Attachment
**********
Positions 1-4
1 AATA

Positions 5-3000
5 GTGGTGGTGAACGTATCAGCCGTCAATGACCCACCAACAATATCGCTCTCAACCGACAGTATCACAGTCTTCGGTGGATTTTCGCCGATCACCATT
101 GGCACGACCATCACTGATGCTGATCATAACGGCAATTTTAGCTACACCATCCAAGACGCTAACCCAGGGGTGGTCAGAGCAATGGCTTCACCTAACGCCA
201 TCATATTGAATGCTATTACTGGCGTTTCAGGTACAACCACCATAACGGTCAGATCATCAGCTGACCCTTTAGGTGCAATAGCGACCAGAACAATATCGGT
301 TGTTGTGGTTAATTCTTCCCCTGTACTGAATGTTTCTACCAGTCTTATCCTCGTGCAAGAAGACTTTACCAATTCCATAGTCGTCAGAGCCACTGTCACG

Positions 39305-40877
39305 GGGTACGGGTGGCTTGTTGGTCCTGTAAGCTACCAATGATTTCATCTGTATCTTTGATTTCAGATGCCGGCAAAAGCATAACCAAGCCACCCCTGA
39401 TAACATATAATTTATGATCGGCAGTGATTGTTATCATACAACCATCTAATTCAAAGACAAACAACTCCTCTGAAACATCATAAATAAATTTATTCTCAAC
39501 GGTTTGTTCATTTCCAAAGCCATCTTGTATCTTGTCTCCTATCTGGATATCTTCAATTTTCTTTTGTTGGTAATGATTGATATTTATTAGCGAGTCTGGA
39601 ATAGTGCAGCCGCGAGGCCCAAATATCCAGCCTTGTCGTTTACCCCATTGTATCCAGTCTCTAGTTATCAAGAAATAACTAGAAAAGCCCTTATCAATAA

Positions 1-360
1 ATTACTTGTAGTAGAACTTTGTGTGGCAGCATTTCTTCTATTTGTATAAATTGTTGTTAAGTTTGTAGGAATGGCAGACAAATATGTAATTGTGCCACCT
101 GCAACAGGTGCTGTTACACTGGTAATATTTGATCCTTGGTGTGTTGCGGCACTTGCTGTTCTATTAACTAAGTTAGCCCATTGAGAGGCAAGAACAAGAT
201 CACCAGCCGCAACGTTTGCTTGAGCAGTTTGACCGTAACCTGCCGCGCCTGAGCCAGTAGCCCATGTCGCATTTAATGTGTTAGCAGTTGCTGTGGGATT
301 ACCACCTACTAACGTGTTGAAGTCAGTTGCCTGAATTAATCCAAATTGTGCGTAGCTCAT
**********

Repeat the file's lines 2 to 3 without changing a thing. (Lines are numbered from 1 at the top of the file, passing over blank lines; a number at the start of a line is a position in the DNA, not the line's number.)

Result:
1 AATA

Positions 5-3000